Main content

Norman Freed diaries


Held at: University of Pennsylvania: Kislak Center for Special Collections, Rare Books and Manuscripts [Contact Us]3420 Walnut Street, Philadelphia, PA 19104-6206

This is a finding aid. It is a description of archival material held at the University of Pennsylvania: Kislak Center for Special Collections, Rare Books and Manuscripts. Unless otherwise noted, the materials described below are physically available in their reading room, and not digitally available through the web.

Overview and metadata sections

Born in Russia to Michael Freed (1897-) and Freida (Fannie) Makler. The Freed family emigrated to New York in 1923 and lived in Coney Island, Brooklyn where Michael Freed was a hairdresser and beautician. Norman Freed studied engineering at the City College of New York and New York University earning a degree in mechanical engineering in 1946. He acquired his professional engineer's license in 1947. Freed had a brother Samuel (1923-) and a sister Shirley (1929-), who the family called Sheila.

Two printed diary calendars from the years 1946 and 1947 with daily entries written by Norman Freed of Brooklyn, New York. The concise entries depict the day-to-day life of Freed, his family, and friends. Norman wrote of his job as a development engineer at Schirgun Corporation, a research laboratory and gun manufacturer. He worked specifically on designing and testing firearms and discusses gun mechanisms and proof shooting. He writes of the changing company and industry and trying to obtain government contracts after World War II. Freed discusses the unionization of the engineers at the company through FACET (Federation of Architects, Engineers, Chemists and Technicians) and issues with management. The company adopted a new name in 1947, the Industromatic Corporation of America, but by October 1947 the company closed and Freed, along with all other employees, was given one week's notice. In addition to his work he writes of his brother Sam and sister Sheila. Sheila was married to police officer Victor Fuchs on December 14, 1947. Freed writes of taking driving lessons and buying his first car, a Dodge Sedan. He also recorded his social life. He was a member of the Krivozer Society of Brooklyn and went to meetings and events. Freed noted movies he saw and provided his opinion of the films. He went to Museum of Modern Art and attended many dances. Freed often traveled to Brighton Beach and the Rockaways in the summers. One summer Freed wrote of his vacation in Moodus, Connecticut. He attended charitable events with friends and family and often mentions the Infantile Paralysis Group. Norman Freed, seldom mentions his emotional state or feeling of events in his life, but presents an account of his days. One leaf with notes in pencil is laid in volume one.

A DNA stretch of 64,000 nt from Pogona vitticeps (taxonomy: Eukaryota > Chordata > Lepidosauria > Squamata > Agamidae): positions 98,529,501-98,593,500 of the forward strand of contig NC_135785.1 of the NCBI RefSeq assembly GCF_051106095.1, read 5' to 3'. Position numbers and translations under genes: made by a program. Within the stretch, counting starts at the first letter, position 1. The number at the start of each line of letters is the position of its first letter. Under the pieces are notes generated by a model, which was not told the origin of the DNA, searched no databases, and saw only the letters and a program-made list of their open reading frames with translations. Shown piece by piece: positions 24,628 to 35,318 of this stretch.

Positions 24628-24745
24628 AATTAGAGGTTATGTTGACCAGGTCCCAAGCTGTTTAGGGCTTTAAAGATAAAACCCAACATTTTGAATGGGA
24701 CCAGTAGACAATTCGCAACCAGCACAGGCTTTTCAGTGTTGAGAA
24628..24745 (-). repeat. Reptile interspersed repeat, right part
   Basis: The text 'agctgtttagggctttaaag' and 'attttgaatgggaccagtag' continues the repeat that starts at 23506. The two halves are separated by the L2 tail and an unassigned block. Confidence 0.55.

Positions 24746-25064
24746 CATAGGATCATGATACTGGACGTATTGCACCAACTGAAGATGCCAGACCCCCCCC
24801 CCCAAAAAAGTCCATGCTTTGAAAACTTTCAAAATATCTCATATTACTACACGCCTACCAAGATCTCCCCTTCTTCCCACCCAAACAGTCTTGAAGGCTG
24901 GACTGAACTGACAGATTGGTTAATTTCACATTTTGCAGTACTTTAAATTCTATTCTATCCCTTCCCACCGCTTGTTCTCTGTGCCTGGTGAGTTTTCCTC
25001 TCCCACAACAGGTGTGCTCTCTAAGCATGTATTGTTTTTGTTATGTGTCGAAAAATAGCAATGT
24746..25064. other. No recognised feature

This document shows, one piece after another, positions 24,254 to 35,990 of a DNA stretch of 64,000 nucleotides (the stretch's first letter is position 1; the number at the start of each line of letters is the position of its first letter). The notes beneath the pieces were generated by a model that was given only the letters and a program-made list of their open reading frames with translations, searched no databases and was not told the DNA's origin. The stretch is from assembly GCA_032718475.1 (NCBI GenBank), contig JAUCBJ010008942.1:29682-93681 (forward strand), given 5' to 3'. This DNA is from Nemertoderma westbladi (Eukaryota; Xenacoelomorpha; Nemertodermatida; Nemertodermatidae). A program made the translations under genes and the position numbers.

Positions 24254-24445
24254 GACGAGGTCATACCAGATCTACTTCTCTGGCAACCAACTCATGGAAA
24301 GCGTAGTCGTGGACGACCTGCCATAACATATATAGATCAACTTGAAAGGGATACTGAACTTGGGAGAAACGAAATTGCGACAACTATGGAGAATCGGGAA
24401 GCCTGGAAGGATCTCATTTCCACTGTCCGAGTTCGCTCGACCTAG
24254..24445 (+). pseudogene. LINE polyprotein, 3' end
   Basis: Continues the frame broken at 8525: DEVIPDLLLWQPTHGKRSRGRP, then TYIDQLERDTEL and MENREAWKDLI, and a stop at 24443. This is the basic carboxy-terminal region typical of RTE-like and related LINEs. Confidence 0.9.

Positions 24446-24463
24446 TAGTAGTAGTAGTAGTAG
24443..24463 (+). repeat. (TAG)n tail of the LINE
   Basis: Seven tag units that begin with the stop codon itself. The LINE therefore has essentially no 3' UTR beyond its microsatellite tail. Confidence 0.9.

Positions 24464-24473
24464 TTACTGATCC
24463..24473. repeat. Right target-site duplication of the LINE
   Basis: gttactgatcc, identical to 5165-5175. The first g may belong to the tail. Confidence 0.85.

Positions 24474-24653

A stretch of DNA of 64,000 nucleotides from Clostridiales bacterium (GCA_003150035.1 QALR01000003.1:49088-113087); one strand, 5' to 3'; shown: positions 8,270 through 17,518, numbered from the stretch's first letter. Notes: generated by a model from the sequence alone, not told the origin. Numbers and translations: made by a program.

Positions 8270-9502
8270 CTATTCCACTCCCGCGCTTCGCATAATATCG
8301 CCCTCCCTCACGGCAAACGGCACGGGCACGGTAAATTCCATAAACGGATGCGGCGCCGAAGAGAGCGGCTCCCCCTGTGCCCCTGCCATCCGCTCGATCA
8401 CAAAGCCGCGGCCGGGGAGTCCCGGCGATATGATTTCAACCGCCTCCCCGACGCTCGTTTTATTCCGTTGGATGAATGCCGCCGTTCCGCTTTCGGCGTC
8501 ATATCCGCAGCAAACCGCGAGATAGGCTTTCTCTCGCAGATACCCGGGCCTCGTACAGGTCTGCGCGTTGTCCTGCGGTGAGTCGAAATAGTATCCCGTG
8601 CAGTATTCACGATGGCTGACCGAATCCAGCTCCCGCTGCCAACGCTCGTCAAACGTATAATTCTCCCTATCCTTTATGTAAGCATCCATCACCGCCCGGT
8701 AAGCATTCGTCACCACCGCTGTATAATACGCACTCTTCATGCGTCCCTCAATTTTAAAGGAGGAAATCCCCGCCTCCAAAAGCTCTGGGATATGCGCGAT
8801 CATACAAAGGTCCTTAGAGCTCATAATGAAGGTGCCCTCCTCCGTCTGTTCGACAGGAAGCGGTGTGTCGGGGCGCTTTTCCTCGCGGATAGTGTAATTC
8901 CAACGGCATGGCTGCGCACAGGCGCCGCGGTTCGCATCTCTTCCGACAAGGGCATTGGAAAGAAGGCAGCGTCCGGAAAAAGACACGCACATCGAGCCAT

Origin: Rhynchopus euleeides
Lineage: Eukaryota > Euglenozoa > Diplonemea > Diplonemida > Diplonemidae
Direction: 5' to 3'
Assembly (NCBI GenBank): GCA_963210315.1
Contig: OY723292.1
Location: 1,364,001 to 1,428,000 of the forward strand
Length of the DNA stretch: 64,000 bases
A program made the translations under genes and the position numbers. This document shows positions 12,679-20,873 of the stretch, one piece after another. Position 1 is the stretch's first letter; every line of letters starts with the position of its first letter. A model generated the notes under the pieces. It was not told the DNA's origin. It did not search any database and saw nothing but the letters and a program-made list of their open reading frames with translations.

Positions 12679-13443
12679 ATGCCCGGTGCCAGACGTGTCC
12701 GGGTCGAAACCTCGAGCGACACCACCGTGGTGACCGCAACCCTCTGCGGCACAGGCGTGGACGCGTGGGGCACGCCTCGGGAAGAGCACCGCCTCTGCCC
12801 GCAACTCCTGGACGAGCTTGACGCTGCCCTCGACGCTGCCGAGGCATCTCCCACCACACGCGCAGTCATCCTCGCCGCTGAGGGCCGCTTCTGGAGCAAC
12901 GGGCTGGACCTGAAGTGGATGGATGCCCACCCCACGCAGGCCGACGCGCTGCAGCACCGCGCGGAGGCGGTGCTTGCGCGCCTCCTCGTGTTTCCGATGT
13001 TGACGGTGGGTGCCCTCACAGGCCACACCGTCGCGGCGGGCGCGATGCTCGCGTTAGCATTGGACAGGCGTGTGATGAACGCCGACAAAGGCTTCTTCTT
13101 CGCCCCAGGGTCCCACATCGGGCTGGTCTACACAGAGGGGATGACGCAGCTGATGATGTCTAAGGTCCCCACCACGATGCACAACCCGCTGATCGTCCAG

Sold by Michael Brown Rare Books (Philadelphia, Pennsylvania), 2016.

University of Pennsylvania: Kislak Center for Special Collections, Rare Books and Manuscripts
Finding Aid Author
Donna Brandolisio
Finding Aid Date
April 2016
Access Restrictions

This codex is available for research use.

Use Restrictions

Copyright restrictions may exist. For most library holdings, the Trustees of the University of Pennsylvania do not hold copyright. It is the responsibility of the requester to seek permission from the holder of the copyright to reproduce material from the Kislak Center for Special Collections, Rare Books and Manuscripts.

Collection Inventory

Request to View Materials

Materials can be requested by first logging in to Aeon. Then, click on the ADD button next to any containers you wish to request. When complete, click the Request button.

Request item to view
Norman Freed diaries, 1946-1947.
Volume 2

Print, Suggest